Violence against LGBTQ members is not a significant problem, but prejudice can be. Ireland recently passed a referendum to legalize same-sex marriage in May 2015, being the first country in the world to do so by popular vote. LGBTQ members are generally safe to be open about themselves in progressive areas like Dublin and Galway City. That being said, conservative values are held dear in many other places. Displays of same-sex affection or gender-identity differences will elicit stares and under-the-breath humour from witnesses. It would be best to ignore this behaviour and keep your LGBTQ status/beliefs private. In the unlikely event that you're harassed or bullied, you should call the Gardaí immediately.
Phone numbers in this guide are given in the form that you would dial them from within Ireland. This form in general is a two- or three-digit area code (always begins with a 0), and the local number, which may be from five to seven digits long. When dialling a land line number from another land line within the same area (i.e., the same area code) the area code can be ignored, and the local number only is required.
There are more mobile phones than people in the Republic of Ireland, and the majority of these are prepaid. Phone credit is available in very many retailers, usually in denominations from €5 to €40. Be aware, that some retailers charge a small commission on this credit, while many others don't, so it does pay to shop around.
All mobile numbers begin with 083, 085, 086 ,087 or 089 (this code must be dialled regardless of location or operator of dialler). Mobiles are cheap by European standards to buy, and if staying for more than 2 months, it could be cheaper to buy a phone than phone cards.
A tri- or quad-band GSM phone will work, but you should check that your operator has a roaming agreement. It can be expensive to receive and make phone calls while roaming.
You can also buy a cheap prepay SIM card if you have an unlocked handset. This can be considerably cheaper as it means that you will be assigned an Irish number which you can be called at during your trip and your outgoing calls are charged at normal Irish mobile rates.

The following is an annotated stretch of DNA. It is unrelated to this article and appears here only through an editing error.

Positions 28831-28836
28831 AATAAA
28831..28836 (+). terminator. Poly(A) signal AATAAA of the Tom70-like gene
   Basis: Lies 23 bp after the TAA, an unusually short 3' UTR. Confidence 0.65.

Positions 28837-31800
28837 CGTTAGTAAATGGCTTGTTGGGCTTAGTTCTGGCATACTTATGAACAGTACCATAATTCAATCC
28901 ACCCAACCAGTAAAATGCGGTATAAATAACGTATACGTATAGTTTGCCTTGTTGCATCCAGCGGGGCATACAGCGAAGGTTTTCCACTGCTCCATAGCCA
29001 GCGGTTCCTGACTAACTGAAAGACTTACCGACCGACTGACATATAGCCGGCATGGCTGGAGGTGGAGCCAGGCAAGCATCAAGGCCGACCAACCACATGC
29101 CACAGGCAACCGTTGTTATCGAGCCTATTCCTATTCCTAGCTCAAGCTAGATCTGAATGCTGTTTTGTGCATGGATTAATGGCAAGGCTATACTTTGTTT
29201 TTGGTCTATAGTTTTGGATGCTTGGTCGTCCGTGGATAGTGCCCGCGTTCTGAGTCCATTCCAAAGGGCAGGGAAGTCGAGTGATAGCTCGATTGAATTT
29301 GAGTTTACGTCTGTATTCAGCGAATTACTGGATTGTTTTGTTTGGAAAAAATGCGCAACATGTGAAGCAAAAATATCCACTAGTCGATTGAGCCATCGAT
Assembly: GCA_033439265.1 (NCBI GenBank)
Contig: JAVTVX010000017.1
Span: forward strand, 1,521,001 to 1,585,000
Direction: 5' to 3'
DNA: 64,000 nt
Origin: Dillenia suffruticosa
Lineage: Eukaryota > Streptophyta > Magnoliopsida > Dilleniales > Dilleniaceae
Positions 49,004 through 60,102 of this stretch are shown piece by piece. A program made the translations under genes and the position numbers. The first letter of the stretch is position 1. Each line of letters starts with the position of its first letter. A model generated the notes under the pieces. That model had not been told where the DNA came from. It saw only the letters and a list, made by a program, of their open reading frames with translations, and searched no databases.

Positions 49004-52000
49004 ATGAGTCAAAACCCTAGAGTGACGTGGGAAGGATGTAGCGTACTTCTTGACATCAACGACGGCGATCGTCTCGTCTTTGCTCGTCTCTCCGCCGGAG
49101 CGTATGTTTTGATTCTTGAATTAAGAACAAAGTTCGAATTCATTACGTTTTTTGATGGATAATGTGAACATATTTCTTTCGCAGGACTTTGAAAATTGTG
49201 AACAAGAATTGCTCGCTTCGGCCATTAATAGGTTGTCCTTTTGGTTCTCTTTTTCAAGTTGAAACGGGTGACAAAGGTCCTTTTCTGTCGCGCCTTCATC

If you do not have an unlocked tri- or quad-band GSM phone then is possible to buy a mobile phone in Ireland from any of the cell phone companies. If you need a cell phone number before you travel, you can rent a phone from - Rentaphone Ireland .
Phones that have the 1800MHz band but not 900MHz will work but coverage is extremely poor outside urban areas.
Ireland has 4 mobile networks (prefix code in brackets.) Additional virtual networks such as Tesco mobile exit which piggy-back on the infrastructure of another network
Non-geographic numbers are those which are not specific to a geographical region and are technically charged at the same rate regardless of where the caller is located.
Pay phones are fairly widely available (but becoming less so) and most take euro coins, prepaid calling cards and major credit cards. You can also reverse charges/call collect or use your calling card by following the instructions on the display.
for dial internationally: 00 + country code + area code + local number
To dial Northern Ireland from Ireland a special code exists; drop the 028 area code from the local Northern Ireland and replace it with 048. This is then charged at the cheaper National Irish rate, instead of an international rate.
To dial an Irish number from within Ireland: Simply dial all of the digits including the area code. You can, optionally, drop the area code if you're calling from within that area, but it makes no difference to the cost or routing.
Fixed line numbers have the following area codes:
Operator service is unavailable from pay phones or mobile phones.
Emergency Service dial 999 or 112 (Pan European code that runs in parallel). This is the equivilant of 911 in the US/Canada and is free from any phone.
Directory information is provided by competing operators through the following codes (call charges vary depending on what they're offering and you'll see 118 codes advertised heavily):